An adapter plate 30 is attached to the existing apparatus with a plurality, preferably three, standoffs 32 mounting the actuator 20 underneath the cutting means and twisting head (54a), program plate (35a) and means for feeding, as illustrated in FIG. 3. The actuator 20 simulates structure to hold the first gear 22 in intermeshed relationship with the second gear 24 that is held in place by a replacement shaft 28 cast into the apparatus program plate, which is ultimately supported by a pair of bearings, as illustrated originally in FIG. 10.
A port mounted flow control 34 having a restricting orifice is screwed into each pneumatic port of the actuator 20, as depicted in FIG. 3, and shown schematically in FIGS. 6 and 7. The flow controls 34 regulate pneumatic flow from the system to regulate the speed of the actuator 20.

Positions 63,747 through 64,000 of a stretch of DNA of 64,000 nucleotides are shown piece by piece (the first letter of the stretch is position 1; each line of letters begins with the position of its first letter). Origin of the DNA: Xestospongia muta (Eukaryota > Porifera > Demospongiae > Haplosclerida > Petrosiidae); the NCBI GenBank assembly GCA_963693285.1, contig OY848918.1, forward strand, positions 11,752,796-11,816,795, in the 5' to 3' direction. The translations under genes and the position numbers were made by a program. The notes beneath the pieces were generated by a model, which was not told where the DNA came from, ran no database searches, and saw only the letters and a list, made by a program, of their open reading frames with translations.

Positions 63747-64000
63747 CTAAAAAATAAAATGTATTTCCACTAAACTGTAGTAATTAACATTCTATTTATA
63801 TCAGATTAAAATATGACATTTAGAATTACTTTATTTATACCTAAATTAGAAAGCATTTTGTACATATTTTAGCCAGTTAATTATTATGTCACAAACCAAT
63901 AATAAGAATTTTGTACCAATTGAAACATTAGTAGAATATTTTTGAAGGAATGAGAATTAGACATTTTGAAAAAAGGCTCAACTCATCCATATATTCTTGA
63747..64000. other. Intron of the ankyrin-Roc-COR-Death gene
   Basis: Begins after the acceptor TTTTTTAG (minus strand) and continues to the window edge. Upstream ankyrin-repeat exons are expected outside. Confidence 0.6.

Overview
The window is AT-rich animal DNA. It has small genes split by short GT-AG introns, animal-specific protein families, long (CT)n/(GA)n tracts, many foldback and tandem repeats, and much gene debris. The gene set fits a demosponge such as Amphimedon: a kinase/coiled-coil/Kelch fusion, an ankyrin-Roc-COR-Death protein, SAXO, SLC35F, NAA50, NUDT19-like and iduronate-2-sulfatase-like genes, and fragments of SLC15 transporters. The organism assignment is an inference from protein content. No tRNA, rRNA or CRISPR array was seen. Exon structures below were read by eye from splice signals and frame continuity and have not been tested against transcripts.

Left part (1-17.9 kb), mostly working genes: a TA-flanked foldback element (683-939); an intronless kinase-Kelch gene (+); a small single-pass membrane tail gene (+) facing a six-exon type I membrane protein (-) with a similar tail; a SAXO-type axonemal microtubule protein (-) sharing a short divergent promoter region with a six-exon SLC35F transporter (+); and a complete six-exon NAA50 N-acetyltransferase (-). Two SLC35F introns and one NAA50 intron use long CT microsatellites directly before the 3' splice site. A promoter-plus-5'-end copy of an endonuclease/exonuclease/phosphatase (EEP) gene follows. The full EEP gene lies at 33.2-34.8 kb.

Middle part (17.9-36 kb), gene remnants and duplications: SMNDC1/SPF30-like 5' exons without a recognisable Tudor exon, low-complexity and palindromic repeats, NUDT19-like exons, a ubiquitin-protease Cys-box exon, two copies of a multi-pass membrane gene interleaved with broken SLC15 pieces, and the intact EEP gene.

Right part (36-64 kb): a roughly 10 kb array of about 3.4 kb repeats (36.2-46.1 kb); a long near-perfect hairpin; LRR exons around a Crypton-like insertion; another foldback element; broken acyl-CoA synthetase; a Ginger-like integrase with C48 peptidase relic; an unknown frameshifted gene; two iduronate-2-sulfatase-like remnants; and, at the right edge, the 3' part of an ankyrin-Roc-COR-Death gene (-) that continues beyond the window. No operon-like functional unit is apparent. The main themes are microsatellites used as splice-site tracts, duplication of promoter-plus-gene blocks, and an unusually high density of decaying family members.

A control valve 36 is in pneumatic communication with the actuator 20 for driving the actuator in either a clockwise or counterclockwise direction, as schematically depicted in FIGS. 6 and 7. The control valve 36 is a pneumatic spool valve having a pilot connection. When the pilot connection is pressurized, the spool is slid in the opposite direction, as the source reversing the output from the valve.
A pair of plastic silencers 38 are threadably connected to the outlets of the control valve 36 and a sintered metal silencer 40 is screwed into the pilot outlet to reduce noise transmission by reducing air velocity when air pressure is relieved from the control valve.